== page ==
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Compare and Contrast Bright Field, Dark Field, and Phase Contrast Microscopy?
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Jellyfish
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Hi could someone please help me out.
What comparisons (similarities and important differences in structure, function, usage etc.) can be made between dark field, phase contrast, and bright field microscopy.  Im finding phase contrast to be quite a challenging aspect and I dont really understand how it all works compared to bright field.  

Thank you,
As always, I appreciate all the nice people who make the effort to help me out.

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Compare and Contrast Bright Field, Dark Field, and Phase Contrast Microscopy?
2 years ago
Bright field microscopy is the simplest of all the optical microscopy illumination techniques. Sample illumination is transmitted (i.e., illuminated from below and observed from above) white light. The most common use of the microscope involves the use of an organism mounted to a glass microscope slide.

Common components
Base - Supporting structure that usually contains an electrical light source or illuminator.
Objective lens(es)- Magnify the image.
Oculars - Magnify the image from the objective lens. A microscope with one ocular lens is often called a monocular, a microscope with two oculars is called a binocular.
Arm - The support structure that connects the lens systems to the base.
Body tube - Sends light to the ocular lens.
Condenser lens - Directs light to pass through the specimen.
Stage - Platform that allows mechanical movement of a microscope slide.
Adjustment knobs - Course and fine focus adjustment.
The magnification of an optical microscope is only limited by the magnifying power of the lens system. However, the limit of magnification for most light microscopes is 1000x which is set by an intrinsic property of lenses called resolving power.

BUT, Dark field microscopy is a technique for improving the contrast of unstained, transparent specimens.[2] Darkfield illumination uses a carefully aligned light source to minimise the quantity of directly-transmitted (un-scattered) light entering the image plane, collecting only the light scattered by the sample. Darkfield can dramatically improve image contrast?especially of transparent objects?while requiring little equipment setup or sample preparation. However, the technique does suffer from low light intensity in final image of many biological samples, and continues to be affected by low apparent resolution.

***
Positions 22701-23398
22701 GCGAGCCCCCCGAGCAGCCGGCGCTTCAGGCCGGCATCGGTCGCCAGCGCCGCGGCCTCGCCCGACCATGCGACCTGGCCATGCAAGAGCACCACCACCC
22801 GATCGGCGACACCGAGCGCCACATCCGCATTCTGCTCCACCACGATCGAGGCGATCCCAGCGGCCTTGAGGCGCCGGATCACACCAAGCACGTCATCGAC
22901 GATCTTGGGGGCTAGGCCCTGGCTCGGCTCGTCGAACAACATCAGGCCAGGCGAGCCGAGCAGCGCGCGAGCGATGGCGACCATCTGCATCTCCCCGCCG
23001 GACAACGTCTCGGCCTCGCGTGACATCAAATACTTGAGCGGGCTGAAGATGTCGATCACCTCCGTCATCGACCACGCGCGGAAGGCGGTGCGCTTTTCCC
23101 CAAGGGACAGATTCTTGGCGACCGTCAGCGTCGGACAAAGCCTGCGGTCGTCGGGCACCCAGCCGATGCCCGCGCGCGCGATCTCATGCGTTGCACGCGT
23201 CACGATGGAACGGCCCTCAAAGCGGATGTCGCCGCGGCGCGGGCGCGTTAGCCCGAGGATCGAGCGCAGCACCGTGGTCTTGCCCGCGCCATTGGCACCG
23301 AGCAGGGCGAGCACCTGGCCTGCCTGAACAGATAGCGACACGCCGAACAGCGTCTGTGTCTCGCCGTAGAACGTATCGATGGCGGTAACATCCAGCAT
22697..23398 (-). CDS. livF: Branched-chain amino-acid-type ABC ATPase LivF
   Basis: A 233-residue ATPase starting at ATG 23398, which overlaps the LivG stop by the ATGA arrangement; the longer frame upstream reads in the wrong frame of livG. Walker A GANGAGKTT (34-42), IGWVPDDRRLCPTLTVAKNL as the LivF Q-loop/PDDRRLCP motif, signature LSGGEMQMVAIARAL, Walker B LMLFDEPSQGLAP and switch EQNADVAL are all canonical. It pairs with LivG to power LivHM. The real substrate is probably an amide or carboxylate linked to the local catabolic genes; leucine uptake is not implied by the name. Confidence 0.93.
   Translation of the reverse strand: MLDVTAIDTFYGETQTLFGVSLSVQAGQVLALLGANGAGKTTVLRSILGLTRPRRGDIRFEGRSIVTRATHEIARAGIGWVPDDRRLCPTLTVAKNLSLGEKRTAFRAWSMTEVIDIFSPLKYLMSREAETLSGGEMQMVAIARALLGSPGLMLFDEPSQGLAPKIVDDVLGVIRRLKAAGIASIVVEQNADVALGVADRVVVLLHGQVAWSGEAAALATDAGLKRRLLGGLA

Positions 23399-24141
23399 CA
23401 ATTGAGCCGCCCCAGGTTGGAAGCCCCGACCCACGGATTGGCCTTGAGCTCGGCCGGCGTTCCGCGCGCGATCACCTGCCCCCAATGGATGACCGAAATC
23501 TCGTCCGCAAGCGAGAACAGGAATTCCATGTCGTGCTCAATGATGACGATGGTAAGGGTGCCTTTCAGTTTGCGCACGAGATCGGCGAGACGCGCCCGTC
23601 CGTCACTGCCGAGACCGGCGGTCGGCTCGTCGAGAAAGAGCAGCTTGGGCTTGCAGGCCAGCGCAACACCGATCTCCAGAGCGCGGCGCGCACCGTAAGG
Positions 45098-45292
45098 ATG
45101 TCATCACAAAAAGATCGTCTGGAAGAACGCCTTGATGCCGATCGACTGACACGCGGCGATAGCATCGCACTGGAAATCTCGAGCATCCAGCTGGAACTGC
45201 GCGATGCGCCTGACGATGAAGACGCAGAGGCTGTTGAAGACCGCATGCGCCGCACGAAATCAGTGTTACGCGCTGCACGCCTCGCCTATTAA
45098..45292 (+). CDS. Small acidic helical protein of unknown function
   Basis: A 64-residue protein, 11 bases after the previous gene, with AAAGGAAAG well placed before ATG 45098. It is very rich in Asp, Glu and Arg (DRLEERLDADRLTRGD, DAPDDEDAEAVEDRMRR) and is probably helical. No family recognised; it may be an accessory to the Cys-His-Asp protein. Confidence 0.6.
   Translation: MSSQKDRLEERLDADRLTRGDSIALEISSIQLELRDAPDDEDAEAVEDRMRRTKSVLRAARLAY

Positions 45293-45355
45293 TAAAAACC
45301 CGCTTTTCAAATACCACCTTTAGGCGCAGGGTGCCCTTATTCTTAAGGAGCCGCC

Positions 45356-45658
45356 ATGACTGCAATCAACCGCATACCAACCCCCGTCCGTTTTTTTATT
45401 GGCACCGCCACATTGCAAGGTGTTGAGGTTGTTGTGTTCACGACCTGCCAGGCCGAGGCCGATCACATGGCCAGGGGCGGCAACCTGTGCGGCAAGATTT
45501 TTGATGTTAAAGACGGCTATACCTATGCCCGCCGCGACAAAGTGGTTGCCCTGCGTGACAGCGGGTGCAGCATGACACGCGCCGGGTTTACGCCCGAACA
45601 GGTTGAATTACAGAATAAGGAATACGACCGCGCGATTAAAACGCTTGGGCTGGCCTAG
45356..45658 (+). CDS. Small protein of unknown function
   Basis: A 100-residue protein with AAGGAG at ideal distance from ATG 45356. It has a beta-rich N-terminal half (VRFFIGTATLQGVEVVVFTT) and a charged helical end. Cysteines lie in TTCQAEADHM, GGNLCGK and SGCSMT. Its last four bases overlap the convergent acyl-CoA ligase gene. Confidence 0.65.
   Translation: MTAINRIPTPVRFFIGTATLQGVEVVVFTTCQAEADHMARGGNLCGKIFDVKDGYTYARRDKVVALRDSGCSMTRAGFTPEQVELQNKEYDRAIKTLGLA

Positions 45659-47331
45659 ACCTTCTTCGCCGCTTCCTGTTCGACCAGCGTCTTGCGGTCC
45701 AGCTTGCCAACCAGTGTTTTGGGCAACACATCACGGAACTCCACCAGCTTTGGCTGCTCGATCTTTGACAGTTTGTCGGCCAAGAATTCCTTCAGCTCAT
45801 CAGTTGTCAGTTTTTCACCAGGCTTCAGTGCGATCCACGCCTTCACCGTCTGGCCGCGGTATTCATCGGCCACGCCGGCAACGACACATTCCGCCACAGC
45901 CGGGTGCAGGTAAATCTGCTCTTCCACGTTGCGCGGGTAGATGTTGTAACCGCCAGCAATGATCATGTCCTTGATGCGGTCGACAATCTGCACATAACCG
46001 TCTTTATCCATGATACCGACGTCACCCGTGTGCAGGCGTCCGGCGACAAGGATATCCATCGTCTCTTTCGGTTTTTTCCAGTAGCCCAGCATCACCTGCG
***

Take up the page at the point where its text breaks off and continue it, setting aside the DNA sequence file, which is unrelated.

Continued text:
Rheinberg illumination is a special variant of dark field illumination in which transparent, colored filters are inserted just before the condenser so that light rays at high aperture are differently colored than those at low aperture (i.e. the background to the specimen may be blue while the object appears self-luminous yellow). Other color combinations are possible but their effectiveness is quite variable.

On the other hand, Phase contrast is a widely used technique that shows differences in refractive index as difference in contrast. It was developed by the Dutch physicist Frits Zernike in the 1930s (for which he was awarded the Nobel Prize in 1953). The nucleus in a cell for example will show up darkly against the surrounding cytoplasm. Contrast is excellent; however it is not for use with thick objects. Frequently, a halo is formed even around small objects, which obscures detail. The system consists of a circular annulus in the condenser which produces a cone of light. This cone is superimposed on a similar sized ring within the phase-objective. Every objective has a different size ring, so for every objective another condenser setting has to be chosen. The ring in the objective has special optical properties: it first of all reduces the direct light in intensity, but more importantly, it creates an artificial phase difference of about a quarter wavelength. As the physical properties of this direct light have changed, interference with the diffracted light occurs, resulting in the phase contrast image.




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